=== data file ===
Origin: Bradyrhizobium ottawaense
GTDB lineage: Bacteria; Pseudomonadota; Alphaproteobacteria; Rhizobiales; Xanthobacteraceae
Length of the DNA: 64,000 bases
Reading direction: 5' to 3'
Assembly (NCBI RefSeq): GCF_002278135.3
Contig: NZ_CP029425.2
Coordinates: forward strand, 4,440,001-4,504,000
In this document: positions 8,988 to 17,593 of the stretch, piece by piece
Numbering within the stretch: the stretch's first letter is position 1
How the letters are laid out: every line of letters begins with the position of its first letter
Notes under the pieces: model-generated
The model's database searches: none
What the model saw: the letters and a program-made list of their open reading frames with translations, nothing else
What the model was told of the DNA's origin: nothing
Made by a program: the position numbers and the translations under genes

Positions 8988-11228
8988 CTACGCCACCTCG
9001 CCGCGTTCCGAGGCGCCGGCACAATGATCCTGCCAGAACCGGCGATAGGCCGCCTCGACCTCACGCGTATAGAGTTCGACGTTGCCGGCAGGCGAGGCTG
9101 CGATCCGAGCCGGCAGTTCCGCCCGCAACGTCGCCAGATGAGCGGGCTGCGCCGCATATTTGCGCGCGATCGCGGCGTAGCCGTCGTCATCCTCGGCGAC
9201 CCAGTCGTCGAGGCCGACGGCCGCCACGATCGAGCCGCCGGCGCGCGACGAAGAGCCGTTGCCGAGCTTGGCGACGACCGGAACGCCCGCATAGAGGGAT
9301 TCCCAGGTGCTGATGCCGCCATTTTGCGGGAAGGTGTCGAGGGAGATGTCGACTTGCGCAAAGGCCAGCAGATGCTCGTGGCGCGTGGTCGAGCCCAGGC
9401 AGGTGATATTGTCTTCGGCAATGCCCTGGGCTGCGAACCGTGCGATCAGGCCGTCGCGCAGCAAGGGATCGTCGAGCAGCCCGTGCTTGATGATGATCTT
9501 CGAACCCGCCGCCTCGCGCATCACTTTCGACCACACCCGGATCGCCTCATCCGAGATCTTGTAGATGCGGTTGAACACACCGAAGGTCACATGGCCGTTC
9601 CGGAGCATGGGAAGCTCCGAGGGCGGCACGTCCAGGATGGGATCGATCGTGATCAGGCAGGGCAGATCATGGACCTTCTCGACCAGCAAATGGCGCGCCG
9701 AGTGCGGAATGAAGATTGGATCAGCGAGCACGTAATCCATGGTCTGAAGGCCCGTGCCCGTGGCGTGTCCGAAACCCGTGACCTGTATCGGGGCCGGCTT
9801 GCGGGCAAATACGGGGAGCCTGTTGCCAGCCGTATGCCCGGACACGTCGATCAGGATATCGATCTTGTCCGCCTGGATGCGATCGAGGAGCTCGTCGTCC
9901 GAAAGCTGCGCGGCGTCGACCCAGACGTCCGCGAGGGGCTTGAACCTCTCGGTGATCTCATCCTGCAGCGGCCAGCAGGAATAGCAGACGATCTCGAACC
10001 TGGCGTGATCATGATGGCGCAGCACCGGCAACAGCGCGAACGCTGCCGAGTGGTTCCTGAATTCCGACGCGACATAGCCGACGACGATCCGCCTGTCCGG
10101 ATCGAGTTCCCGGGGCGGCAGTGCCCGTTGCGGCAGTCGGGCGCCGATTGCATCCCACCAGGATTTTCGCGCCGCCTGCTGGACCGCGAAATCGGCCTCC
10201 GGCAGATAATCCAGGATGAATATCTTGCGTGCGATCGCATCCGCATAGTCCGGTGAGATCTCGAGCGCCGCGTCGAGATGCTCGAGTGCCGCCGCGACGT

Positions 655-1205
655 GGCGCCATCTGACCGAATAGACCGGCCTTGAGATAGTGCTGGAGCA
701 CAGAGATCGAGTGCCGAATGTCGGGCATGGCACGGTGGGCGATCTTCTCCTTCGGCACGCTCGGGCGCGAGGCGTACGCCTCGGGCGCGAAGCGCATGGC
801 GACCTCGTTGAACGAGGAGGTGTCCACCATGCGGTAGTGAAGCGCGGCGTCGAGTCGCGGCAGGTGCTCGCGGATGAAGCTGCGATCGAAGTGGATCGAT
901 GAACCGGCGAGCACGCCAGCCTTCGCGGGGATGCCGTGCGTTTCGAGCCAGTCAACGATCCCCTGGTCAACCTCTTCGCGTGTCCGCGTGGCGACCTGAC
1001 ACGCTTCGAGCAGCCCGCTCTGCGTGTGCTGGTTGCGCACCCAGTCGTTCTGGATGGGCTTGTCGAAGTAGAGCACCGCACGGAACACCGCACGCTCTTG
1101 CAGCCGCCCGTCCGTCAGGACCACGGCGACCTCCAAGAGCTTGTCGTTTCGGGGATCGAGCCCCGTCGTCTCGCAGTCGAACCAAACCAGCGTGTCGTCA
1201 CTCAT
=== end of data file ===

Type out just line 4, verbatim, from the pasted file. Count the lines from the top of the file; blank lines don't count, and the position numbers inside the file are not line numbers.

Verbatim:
Reading direction: 5' to 3'